CAFC: Reversal, not remand, of insufficiently explained Board decision. A divided Federal Circuit reversed the Board’s obviousness decision in an IPR. The majority ruled that the technology was “not unusually simple” and “particularly straightforward,” and that the missing element “plays a major role in the subject matter claimed.” As a result, the Board erred by relying on the skilled artisan’s “ordinary creativity” established by conclusory expert testimony to modify the prior art instead of a “reasoned analysis [with] evidentiary support.” The majority reversed, stating that it “cannot glean” a sufficient explanation from the record. Citing Chenery, it also declined the appellee’s “invitation to consider evidence that the Board did not cite in its opinion.” Judge Newman dissented. She would have found the Board’s explanation sufficient, and even if it was not, the decision should be vacated and remanded, not reversed. DSS Tech. Mgt., Inc. v. Apple Inc., Nos. 2016-2523, 2016-2524 (Mar. 23, 2018) (O’Malley, joined by Reyna; Newman dissenting).
CAFC: Board not required to consider untimely arguments on remand. In its first decision, the Board found a claim anticipated based a new argument first made during the oral hearing. The Federal Circuit vacated and remanded, explaining that the Board must provide the patent owner “a fair opportunity to respond” to the petitioner’s new argument. On remand, the previously unpatentable claim survived because the Board declined to consider the petitioner’s untimely argument. On appeal for the second time, the petitioner/appellant contended that the Board was required to consider the new argument and any response. The Federal Circuit disagreed. The Board has the discretion to dismiss an untimely argument or waive its own regulations and allow further briefing and evidence. Dell Inc. v. Acceleron, LLC, No. 2017-1101 (Mar. 19, 2018, Errata Mar. 22, 2018) (Reyna, joined by Moore and Taranto).
CAFC: Broadest Reasonable vs. Phillips construction. After disagreeing with the Board’s claim construction in an ex parte reexamination a second time, the Federal Circuit reversed. The patent-at-issue had been extensively litigated. A jury returned a verdict of infringed and not invalid and the Federal Circuit affirmed. Meanwhile, the Board issued its first decision in the reexamination. It affirmed the Examiner’s rejections, relying on a generalist dictionary to arrive at a broader construction than the district court. The Federal Circuit vacated the Board’s first decision in part because the Board “fundamentally misconstrued” the patent owner’s claim-construction arguments. Because the patent owner’s arguments were expressly tied to the district court construction, “the board had an obligation . . . to evaluate” the district court’s construction. On remand, the Board affirmed the Examiner again. The Board continued to rely on a generalist dictionary, stating that a comparison of its construction and the district court’s was “unwarranted” because the Phillips construction is “typically” narrower than the broadest reasonable interpretation. On the second appeal, the Federal Circuit held that the Board’s construction was unreasonably broad; it was inconsistent with the specification and rendered claim language superfluous. The Court further found that the rejections were unsupported under the proper construction, and reversed. In re Power Integrations, Inc., No. 2017-1304 (Mar. 19, 2018) (Mayer, joined by Moore and Stoll).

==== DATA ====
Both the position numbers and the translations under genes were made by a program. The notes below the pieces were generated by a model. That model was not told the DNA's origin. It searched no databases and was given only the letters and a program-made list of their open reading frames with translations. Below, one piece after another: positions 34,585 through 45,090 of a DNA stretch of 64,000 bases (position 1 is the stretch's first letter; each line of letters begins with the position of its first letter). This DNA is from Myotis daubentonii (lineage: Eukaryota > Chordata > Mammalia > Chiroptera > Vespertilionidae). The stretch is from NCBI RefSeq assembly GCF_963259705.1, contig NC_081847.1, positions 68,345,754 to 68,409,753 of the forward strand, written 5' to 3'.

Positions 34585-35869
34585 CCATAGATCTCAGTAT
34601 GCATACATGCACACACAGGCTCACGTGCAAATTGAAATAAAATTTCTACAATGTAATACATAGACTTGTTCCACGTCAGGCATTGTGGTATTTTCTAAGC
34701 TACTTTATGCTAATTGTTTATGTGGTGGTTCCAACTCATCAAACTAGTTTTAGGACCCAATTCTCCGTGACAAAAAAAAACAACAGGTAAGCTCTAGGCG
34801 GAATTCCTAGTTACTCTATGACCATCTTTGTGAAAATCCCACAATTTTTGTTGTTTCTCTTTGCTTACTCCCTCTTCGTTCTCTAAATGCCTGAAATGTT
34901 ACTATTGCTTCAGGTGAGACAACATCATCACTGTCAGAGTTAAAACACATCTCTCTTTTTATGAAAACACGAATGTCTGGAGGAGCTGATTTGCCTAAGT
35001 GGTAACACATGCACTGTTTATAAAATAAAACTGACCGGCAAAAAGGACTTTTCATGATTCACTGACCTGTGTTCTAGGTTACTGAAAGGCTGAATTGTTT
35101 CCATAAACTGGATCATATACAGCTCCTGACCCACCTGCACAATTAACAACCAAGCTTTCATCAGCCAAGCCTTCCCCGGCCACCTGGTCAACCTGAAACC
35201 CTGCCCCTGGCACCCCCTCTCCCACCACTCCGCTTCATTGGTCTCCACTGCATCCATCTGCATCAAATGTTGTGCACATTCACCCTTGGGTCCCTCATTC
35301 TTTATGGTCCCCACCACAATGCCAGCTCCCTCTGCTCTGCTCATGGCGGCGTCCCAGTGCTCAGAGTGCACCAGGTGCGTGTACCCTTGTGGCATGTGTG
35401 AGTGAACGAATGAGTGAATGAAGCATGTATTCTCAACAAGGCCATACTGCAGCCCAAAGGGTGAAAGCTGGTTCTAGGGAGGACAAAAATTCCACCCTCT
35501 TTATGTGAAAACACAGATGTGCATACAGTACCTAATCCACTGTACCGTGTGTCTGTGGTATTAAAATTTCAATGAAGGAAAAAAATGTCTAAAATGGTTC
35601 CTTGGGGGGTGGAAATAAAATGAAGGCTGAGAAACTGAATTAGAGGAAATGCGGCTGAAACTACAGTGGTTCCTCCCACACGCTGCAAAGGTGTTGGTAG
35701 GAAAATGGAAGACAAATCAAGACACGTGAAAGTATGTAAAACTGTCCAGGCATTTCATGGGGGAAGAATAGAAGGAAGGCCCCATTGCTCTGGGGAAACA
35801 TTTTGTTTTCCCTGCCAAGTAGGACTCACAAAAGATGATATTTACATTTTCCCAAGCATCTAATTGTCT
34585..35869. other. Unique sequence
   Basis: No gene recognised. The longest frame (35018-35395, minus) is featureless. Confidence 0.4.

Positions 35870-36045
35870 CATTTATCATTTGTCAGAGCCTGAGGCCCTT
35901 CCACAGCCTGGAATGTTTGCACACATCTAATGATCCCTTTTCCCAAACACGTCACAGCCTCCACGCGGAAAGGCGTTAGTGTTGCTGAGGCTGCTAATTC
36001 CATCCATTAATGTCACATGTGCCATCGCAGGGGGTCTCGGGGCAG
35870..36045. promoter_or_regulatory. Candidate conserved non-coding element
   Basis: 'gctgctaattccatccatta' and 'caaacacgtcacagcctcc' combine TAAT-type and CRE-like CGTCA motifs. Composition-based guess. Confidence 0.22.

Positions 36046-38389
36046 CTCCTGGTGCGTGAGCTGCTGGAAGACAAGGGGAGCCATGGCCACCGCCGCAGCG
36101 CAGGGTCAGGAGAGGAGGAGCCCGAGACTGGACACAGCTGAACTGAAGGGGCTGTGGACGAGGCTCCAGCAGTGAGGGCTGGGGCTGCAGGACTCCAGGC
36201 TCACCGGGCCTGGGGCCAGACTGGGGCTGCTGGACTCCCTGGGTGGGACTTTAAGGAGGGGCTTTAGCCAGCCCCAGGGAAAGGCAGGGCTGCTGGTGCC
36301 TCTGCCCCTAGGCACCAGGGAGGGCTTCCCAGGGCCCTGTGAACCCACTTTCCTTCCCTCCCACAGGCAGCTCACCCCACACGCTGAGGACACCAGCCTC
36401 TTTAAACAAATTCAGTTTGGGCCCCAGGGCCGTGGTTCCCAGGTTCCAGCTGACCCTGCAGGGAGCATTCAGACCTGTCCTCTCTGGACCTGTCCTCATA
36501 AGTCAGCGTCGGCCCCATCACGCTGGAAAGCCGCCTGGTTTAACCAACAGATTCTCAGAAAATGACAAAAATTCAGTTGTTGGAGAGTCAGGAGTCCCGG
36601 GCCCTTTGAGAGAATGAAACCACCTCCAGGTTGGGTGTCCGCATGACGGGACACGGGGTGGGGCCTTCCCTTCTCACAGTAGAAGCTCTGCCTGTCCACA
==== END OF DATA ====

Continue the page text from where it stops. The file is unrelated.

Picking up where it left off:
CAFC: The “prima facie case” during prosecution. In affirming an obviousness rejection, the Federal Circuit explained the contours of the evidentiary burden-shifting tool used by the Examiner during prosecution called the “prima facie case.” Here, the Board correctly agreed with the Examiner the claims were prima facie obvious because the difference between the disclosed and claimed ranges of values in a predictable art was “virtually negligible;” and no overlap was required. The Board also correctly agreed with the Examiner that the art did not teach away. It did not criticize, discredit, or otherwise discourage using the claimed range. In re Brandt, No. 2016-2601 (Mar. 27, 2018) (Reyna, joined by Lourie and Taranto).
District Court: Forum selection clause precludes IPR. The court refused to enforce a “no challenge” clause on public policy grounds, citing Lear, Inc. v. Adkins, 395 U.S. 653 (1969). The court, however, enforced the license agreement’s forum selection clause, granting the patent owner/plaintiff’s motion for a temporary restraining order and ordering the defendant/petitioner to withdraw its IPR petitions. The parties had agreed to litigate all disputes under the laws of California in San Francisco or Orange County, and contrary to the defendant/petitioner’s arguments, patent validity is a dispute that arose out of the patent license agreement. Dodocase VR, Inc. v. MerchSource, LLC, No. 3:17-cv-07088-EDL, ECF No. 52 (N.D. Cal. Mar. 26, 2018) (Laporte).